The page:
Panthers' Bryce Young put his 'stamp on the locker room' during OTAs

CHARLOTTE, N.C. -- Carolina Panthers players knew management was taking a quarterback with the top pick of April's NFL draft, but until commissioner Roger Goodell called out the name of Alabama's Bryce Young, they weren't sure which one.

The ensuing group text among the players expressed overwhelming approval.

Nothing that happened during offseason workouts, which came to a close Wednesday, changed that.

"We knew we were going to get a dawg," cornerback Donte Jackson said as the Panthers wrapped up a two-day mandatory minicamp. "We're definitely happy with the dawg we got. He's different."

From leadership to respect of teammates to taking command of the offense to understanding protections to accuracy to pocket awareness, Young checked a lot of boxes the past two months.

The former Crimson Tide star has already been elevated past veteran Andy Dalton to first on the depth chart, where he will be when training camp opens in late July. There is no reason to think he won't be the starter in Week 1 against the Atlanta Falcons.

Young still has to prove himself in pads against a real pass rush and a defense that schemes against him, but as the Panthers head into vacation mode for five weeks, there's not much doubt the 2021 Heisman Trophy winner was the right pick.

Young is determined to be even better when rookies report to Wofford College on July 26. It's called accountability, the core of his leadership.

"It's great to be in a locker room where, first and foremost, we hold ourselves accountable," he said. "We look in the mirror first. Because of that, us all kind of having that mentality, we can lean on each other to pick each other up."

Let's take a closer look at a few of the key boxes Young has checked:

Leadership and respect

Wide receiver DJ Chark noted during the voluntary portion of OTAs that Young had earned the respect of the entire locker room.

"Everybody is here for him," he said. "And we believe he can take us to some really high places."

Edge rusher Brian Burns dittoed that.

"It's hard not to like that kid," he said. "He's put quite a stamp on the locker room. He walks around with this kind of -- excuse my language -- 'humble but I know I'm the s---' type of swag. You know? He's got it, but he's humble with it."

Command of the offense

Young admittedly hasn't spent much time getting to know Charlotte's restaurant and social scene. He has spent most of his time buried in the playbook, "just [getting] ready for the next day."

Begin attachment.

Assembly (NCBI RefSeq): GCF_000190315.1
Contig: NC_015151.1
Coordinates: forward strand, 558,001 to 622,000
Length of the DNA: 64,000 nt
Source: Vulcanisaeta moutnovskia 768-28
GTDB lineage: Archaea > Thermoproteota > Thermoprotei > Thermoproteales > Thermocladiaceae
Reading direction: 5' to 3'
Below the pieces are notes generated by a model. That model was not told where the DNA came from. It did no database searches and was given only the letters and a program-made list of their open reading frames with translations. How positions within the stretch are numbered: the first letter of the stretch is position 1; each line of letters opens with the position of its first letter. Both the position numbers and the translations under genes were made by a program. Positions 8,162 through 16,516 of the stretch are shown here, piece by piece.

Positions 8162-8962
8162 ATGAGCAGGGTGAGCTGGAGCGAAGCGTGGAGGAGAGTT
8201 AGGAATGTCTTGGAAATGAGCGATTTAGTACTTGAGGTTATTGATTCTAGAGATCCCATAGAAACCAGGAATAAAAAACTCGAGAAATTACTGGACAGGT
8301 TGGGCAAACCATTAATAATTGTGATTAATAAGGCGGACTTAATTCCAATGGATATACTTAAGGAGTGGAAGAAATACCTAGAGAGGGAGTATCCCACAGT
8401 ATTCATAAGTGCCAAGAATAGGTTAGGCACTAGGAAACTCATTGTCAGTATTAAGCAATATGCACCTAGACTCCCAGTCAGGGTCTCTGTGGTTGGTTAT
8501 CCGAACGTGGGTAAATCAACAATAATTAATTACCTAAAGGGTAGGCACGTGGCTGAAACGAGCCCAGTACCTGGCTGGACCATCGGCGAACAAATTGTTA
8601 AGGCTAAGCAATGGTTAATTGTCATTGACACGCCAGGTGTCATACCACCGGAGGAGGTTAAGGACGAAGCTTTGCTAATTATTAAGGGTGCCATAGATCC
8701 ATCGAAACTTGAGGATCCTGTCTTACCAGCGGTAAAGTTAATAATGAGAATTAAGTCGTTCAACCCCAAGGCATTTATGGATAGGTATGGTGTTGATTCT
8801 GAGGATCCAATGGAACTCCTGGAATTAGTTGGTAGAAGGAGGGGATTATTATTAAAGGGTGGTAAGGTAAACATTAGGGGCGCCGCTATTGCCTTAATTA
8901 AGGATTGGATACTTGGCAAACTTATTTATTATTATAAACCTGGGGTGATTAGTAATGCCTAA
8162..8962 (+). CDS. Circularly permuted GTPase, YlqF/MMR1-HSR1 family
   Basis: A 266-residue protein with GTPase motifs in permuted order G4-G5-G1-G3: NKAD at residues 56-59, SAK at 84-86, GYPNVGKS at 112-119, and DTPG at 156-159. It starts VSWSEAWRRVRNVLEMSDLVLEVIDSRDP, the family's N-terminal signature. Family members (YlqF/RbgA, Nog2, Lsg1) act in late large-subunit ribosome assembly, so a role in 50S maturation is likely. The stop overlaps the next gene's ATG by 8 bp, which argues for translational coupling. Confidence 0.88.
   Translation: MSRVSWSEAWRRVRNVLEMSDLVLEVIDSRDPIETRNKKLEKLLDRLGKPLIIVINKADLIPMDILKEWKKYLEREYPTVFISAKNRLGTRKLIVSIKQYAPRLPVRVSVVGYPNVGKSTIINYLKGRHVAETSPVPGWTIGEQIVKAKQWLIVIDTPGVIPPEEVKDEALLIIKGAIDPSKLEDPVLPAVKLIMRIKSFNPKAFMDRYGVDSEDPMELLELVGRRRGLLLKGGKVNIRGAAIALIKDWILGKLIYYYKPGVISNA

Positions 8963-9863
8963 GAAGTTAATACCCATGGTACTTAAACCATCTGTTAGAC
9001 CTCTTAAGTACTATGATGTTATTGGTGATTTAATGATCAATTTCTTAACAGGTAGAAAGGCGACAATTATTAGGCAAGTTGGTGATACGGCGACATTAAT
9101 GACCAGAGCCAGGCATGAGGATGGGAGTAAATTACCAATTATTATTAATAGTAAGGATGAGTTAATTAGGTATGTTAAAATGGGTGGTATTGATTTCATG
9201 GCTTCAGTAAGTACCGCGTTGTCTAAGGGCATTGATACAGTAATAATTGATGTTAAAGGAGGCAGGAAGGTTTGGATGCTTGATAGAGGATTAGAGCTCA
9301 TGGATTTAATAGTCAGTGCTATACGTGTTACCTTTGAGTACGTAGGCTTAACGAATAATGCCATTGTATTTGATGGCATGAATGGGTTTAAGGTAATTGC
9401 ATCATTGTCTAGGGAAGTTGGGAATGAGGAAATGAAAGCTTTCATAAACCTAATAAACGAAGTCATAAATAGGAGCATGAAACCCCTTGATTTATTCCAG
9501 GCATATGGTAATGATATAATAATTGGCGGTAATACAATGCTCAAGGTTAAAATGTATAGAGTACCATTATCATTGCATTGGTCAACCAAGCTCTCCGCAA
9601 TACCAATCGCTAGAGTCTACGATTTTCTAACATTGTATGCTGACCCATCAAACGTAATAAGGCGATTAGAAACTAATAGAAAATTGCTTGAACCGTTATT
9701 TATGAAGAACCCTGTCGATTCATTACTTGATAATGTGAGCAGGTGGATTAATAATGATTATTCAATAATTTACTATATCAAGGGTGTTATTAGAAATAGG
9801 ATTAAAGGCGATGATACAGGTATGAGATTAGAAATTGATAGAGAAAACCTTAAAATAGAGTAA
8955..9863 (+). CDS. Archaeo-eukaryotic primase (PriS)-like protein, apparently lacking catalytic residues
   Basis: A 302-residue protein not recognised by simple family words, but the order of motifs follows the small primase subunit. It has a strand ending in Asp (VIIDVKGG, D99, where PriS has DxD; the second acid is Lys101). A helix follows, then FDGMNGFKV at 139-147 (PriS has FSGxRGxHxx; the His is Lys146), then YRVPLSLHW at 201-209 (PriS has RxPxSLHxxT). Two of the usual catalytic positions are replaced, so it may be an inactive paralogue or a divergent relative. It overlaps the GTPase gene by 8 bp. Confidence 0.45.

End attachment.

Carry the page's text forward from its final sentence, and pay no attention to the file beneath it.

Because of that, his command of the offense was obvious on the first day of offseason workouts in the way he took charge of the huddle, made all the throws and did it in a chill way that made everything look easy.

"He did everything right, the little throws out in the flats, the little bubble screen stuff that people overthrow," coach Frank Reich said that day. "He threw with accuracy, saw it well, knew where guys were supposed to be."

Young finished camp that way, tossing two red zone touchdown passes through a supertight window to wide receiver Adam Thielen.

Pocket awareness and protections

This, in particular, caught the eye of 32-year-old Thielen as he enters his 10th NFL season.

"There's so much talk about him, so there's not a whole lot of surprise," Thielen said. "For me, it's probably been his movement in the pocket, his ability to get the ball out on time but do that in a way that isn't just, like, sitting in one stagnant spot.

"Sometimes this time of the year, it can be easy when you're not getting hit, no pads on ... to just sit there, and no fear, and just throw it around. But you can tell that he practices like a game. ... That's been really impressive."

Accuracy and off-schedule throws

One of the best examples happened last week during a 7-on-7 drill when Young found Chark deep on a go route.

"I really wasn't the main read," Chark said. "But I guess Bryce wanted to take that shot, so he threw it. ... That's the type of things we need to continue to do moving forward ... get a big chunk play like that, that's not on schedule, per se."

Young said the coverage took him to Chark, but it was the kind of play the Panthers haven't gotten a lot of the past few years -- the kind that caught the eye of former Carolina wide receiver Steve Smith Sr. during Young's pro day.

Young got to know the Hall of Fame candidate well during the offseason when Smith stopped by to watch practices. Young soaked in every word from the player he calls "a legend," another on-target move.

"Every opportunity I get to pick his brain, hear his opinion about stuff, tell me how he feels, whether that's stuff that's about me and super applicable or just other stuff," Young said.

Too short?

The only notable concern about Young before the draft was his size (5-foot-10, 204 pounds). Can he make throws over huge NFL defensive lines? Can he take the pounding?

Although some of those questions won't be answered until he's in a game, his size wasn't mentioned in interviews until he had a rare pass batted down at the line in Tuesday's practice and again on Wednesday.

But Reich felt it was no big deal.

"I actually thought we'd see a whole lot more balls batted down since we're not going live and we're telling them not to hit the quarterback," Reich said. "I didn't think much about it."

Neither did Young after a few moments of self-evaluation that is part of his DNA, which teammates believe will become contagious.

"We all back him, we're all behind him," Jackson said. "He's been overwhelmed with people in his face a long time. We're just rolling with him now."